When the German filmmaker Rainer Werner Fassbinder died in 1982, François Ozon was 15 years old. Thirty-five years later the French director still acknowledges Fassbinder's cinematic influence on his formative years. “When I discovered his films, I had the feeling that all of my problems were solved. I had the feeling of real freedom,” Ozon said in a recent telephone interview. “It was very important for me to know that it was possible to feel like that, totally free to follow your instincts making movies.”
From Water Drops on Burning Rocks (2000) to Frantz, Ozon's latest release, Fassbinder’s impact on the contemporary director is unmistakable. Most obviously: Ozon adapted Water Drops from a Fassbinder play. With Frantz, opening March 24 in Bay Area theaters, the influence is more oblique; in the period piece Ozon harkens back to Fassbinder’s Effi Briest (1974), depicting a world of forgotten etiquette and a society insistent on emotional restraint.
Ozon first discovered the story of a French soldier carrying the trauma of World War I home in a play by Maurice Rostand. After he’d made Frantz, a loose adaptation of Rostand's play, Ozon discovered that director Ernst Lubitsch beat him to it in the 1932 film Broken Lullaby.
“I was a little bit depressed. I wanted to give up,” Ozon says. But given Broken Lullaby’s age, Ozon reconsidered the idea. “Lubitsch didn't know that the Second World War would arrive," he says. "So his film was more optimistic. It was about reconciliation and you didn't think that something as terrible as the First War could happen again, you know?”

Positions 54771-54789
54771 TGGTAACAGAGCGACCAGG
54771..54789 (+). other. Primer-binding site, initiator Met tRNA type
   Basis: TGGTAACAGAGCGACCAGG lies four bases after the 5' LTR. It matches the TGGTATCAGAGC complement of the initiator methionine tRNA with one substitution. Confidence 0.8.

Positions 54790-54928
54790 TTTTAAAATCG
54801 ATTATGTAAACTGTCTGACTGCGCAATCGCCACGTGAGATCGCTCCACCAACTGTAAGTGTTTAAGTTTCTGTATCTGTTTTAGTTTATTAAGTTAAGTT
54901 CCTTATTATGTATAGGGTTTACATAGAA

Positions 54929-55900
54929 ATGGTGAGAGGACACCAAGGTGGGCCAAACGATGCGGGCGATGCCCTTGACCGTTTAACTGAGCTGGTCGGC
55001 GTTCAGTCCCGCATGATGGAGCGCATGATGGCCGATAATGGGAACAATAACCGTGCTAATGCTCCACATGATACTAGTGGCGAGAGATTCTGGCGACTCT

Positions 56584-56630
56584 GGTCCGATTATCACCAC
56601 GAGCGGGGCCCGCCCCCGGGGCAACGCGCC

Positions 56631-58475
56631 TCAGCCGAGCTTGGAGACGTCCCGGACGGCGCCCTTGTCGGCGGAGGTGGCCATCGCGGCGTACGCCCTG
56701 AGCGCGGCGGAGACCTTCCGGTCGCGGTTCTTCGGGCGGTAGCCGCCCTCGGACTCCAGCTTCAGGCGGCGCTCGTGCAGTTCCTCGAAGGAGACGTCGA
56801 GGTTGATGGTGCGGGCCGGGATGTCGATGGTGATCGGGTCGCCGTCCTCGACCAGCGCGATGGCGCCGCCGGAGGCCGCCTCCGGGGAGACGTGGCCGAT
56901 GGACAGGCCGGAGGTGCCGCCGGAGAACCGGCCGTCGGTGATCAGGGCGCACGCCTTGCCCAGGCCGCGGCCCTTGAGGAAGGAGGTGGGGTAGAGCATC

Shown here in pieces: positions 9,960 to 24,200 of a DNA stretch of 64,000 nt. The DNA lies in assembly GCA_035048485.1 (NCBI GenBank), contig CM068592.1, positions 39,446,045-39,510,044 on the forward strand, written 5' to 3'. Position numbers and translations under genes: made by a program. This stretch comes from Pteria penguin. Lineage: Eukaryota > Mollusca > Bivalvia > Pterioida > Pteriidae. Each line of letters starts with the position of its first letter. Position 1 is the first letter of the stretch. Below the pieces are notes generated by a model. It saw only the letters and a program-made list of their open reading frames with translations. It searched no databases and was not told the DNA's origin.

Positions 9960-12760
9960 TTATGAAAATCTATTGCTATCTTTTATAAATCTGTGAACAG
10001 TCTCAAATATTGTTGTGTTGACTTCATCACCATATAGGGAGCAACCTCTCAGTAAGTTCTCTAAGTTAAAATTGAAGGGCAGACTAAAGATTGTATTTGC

Ozon’s Frantz also brings something new to the tale: a heroine. Instead of focusing on French soldier Adrien's point of view (played by Pierre Niney), Ozon shifts the narrative to Anna (Paula Beer), the German fiancée of the late, titular Frantz. “My idea for the adaptation was to tell the story from the point of view of the loser of the war, which is the opposite of Lubitsch,” Ozon says. “I thought it would be a good answer 80 years after to a German director like Lubitsch, that a French director like me could give a different vision of this story.”
Frantz is a tonal departure from Lubitsch and a stylistic one from Fassbinder. “The film was supposed to be shot all in color," Ozon says. But two weeks before filming began, he changed his mind. "I decided to change everything and put the film in black and white, because I had the feeling it would be more realistic,” he says. At the same time, he didn’t want to give up entirely on the use of color: “I had the idea to keep a little bit of color in some emotional, key scenes in the film.”